"Uber is dedicated to keeping people safe on the road," but how it does this has not been short of scrutiny. In 2015, prosecutors from San Francisco and Los Angeles, California, United States filed a lawsuit against globally-operating ride-sharing giant Uber over concerns regarding the integrity of Uber's criminal background checks and claims of "safety you can trust." After reporting that Uber failed to detect 25 drivers with criminal records, some of whom held prior convictions for kidnapping and murder, these mishaps are an unfortunate blow to Uber's reputability. But, in light of these circumstances, it brings forth questions as to the modern dependency and effectiveness of criminal background checks as a whole.
In more recent events, in February 2016 an Uber driver carried out a mass shooting, killing six people in Kalamazoo, Michigan. Yet this same driver had no prior criminal record whatsoever. Before the shooting, the driver had completed over 100 trips for Uber before earning an average customer rating of 4.73 out of 5. Although many would like to believe that Uber could have done something to prevent this, in actuality there is not much else that they could have done. In our modern society, we are obsessed with risk-prediction tools, like criminal background checks. But, whether their presence is effective or not in truly preventing crime seems to be subordinate to their blind and broad application alone.
Although Uber has been put in the spotlight, they have also been a beacon for reform in how we conduct criminal background checks and derive value from them. Criminal background checks are, in fact, at odds with the goal of reintegrating ex-offenders back into society. Thus, in a bold move, Uber has become one of the first employers to actually differentiate between true criminals, versus those labeled as "criminals" for their disagreeable moral sensibilities. In this, ex-offenders for certain crimes are offered a second chance to regain economic stability through additional work opportunities.
Safety and reform
Currently Uber uses a nationally accredited screening process carried out by Checkr. Potential drivers must provide detailed information including their full name, birth date, social security number, copy of driver's licence, vehicle registration, insurance and proof of vehicle inspection. This information is then run through a national and local database for the last 7 years including: county courthouse records for every county of residence, federal courthouse records, the multi-state criminal database, vehicle records, social security trace, and national sex offender registry. Yet some critics say 7 years is too short as a period for examination, but Uber believes it "strikes the right balance" between protecting the public and offering ex-offenders a chance at rehabilitation and reintegration.
Not all ex-offenders are the same and some crimes are obviously worse than others. But, if people are given a second chance to reform themselves and they take that opportunity seriously in abstaining from criminal behaviour, they should not continue to be criminalised (via employment exclusion) for crimes they have already served their time for. As of January 2016, Uber announced it will loosen its policies and will no longer reject people who have records of non-violent and non-sexual offences (e.g. petty theft, check fraud and certain misdemeanours). Obviously and fairly enough, those guilty of driving-related offences, such as DUI's, are off the table for eligibility. But, giving prior offenders the chance to rebuild their lives starts with paid work and participating in society.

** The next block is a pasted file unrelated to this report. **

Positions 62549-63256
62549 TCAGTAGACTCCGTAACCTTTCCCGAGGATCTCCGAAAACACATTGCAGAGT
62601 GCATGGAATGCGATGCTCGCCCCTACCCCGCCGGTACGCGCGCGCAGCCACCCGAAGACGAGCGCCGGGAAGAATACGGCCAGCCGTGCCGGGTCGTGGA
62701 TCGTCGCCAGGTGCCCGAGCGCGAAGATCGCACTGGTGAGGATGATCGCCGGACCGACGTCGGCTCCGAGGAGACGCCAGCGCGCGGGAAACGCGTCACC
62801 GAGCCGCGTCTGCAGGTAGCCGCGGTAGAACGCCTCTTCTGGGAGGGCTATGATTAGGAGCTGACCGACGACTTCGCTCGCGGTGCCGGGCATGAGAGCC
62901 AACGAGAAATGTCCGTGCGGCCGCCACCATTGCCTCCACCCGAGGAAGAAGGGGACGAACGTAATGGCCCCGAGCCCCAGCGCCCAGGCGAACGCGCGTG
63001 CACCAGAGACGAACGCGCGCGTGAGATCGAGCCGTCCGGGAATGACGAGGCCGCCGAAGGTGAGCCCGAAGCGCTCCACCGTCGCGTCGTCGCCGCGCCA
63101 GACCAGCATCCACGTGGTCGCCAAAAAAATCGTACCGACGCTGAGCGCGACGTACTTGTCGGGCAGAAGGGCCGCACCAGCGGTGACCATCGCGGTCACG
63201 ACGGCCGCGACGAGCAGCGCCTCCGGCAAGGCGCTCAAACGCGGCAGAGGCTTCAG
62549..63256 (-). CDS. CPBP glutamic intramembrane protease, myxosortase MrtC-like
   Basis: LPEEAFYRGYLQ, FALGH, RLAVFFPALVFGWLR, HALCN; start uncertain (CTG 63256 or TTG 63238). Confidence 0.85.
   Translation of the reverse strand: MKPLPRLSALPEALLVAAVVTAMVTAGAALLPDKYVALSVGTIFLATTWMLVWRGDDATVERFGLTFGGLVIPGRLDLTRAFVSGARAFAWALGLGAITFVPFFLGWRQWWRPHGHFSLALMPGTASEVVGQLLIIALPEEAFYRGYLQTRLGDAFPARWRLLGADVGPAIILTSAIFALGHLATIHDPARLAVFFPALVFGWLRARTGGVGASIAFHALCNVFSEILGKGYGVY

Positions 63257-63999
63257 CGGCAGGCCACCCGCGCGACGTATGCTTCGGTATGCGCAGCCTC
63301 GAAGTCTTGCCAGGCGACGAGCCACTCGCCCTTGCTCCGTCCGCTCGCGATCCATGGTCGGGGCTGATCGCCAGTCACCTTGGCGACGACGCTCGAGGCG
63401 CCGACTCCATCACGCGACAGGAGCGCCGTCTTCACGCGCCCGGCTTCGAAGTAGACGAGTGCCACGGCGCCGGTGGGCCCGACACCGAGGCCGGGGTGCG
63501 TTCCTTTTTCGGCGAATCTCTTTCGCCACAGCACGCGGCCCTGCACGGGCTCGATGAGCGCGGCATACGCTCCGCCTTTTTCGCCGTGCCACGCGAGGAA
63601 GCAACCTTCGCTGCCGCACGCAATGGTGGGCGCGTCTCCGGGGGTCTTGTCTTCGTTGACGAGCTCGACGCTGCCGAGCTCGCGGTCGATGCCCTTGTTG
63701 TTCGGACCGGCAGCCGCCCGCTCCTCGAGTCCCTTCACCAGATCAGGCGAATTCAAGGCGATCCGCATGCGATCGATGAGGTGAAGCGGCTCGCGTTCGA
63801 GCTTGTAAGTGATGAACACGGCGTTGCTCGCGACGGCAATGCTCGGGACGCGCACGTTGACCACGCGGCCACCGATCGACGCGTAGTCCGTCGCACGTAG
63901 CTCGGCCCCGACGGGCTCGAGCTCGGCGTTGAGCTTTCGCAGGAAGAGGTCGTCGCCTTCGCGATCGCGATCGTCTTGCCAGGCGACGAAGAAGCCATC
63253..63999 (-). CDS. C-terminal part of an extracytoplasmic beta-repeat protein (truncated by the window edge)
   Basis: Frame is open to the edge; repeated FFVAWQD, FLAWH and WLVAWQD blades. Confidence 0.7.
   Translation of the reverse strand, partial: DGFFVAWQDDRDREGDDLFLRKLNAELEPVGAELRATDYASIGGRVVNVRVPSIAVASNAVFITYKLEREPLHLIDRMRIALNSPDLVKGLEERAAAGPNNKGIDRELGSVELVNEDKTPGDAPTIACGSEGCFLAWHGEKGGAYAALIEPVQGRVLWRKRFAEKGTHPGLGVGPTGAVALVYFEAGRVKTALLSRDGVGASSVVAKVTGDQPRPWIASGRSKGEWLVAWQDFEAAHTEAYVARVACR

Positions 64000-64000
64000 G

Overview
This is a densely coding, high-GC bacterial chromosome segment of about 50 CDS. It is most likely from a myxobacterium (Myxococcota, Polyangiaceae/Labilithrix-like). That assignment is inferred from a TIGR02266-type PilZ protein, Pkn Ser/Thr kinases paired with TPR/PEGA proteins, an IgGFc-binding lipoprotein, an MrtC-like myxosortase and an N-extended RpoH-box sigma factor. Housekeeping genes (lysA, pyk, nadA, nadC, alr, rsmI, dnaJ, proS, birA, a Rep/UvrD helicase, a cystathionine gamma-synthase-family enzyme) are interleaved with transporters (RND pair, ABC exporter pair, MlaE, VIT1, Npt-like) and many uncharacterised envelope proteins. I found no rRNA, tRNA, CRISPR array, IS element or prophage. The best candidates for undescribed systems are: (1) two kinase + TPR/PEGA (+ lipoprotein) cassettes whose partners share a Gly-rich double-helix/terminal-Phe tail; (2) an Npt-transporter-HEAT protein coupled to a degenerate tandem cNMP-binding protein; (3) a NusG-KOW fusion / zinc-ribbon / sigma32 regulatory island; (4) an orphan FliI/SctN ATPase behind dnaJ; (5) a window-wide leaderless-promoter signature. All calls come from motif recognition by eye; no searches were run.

Employment and social control
Having a job demands personal responsibility and provides meaning to life and thus deters ex-offenders from reoffending, as argued by Cornish & Clarke (2013). Moreover, employment and better wages have more significant positive effects on reducing recidivism than increases in the severity of punishment (Myers, 1983). Employment provides routine and structure to everyday behaviour, strengthens bonds with the community, and acts as a form of social control. In the workplace, ex-offenders are under the supervision of conventional staff and must conform to certain workplace standards and practices of professionalism. In the context of Uber, ex-offenders as drivers are subject to two tiers of accountability: (1) They are accountable to Uber's rigorous background screenings and oversight; and (2) are continually dependent upon the real-time observation and evaluation of their customer passengers. In this repeat and real-time evaluation process, ex-offenders as Uber drivers, are even more liable to maintain good social behaviour than, for example, more isolated jobs such as stocking warehouse shelves, landscaping, construction, etc.
Uber drivers have a tracking system that monitors them throughout every step of their actions. Meanwhile, Uber is continually improving its safety features to monitor driver's speed and braking behaviour via GPS. With today's scientific advancements, we like to believe that with risk-prediction and over-surveillance we can prevent misbehaviour and tragedy with perfect accuracy. But, often, misfortune is the product of randomness beyond our control. The "bad guys" will continue to slip through the cracks if the larger macrostructural failures that drive crime are not addressed, such as mass inequality, untreated mental health conditions and easy access to guns. While over-securitisation and risk-prevention attempt to make society safer, it is best to be aware of its negative side effects like employment exclusion. In the words of former Boston police commissioner, Ed Davis, who sits on Uber's safety advisory board, "A background check is just that — It does not foresee the future."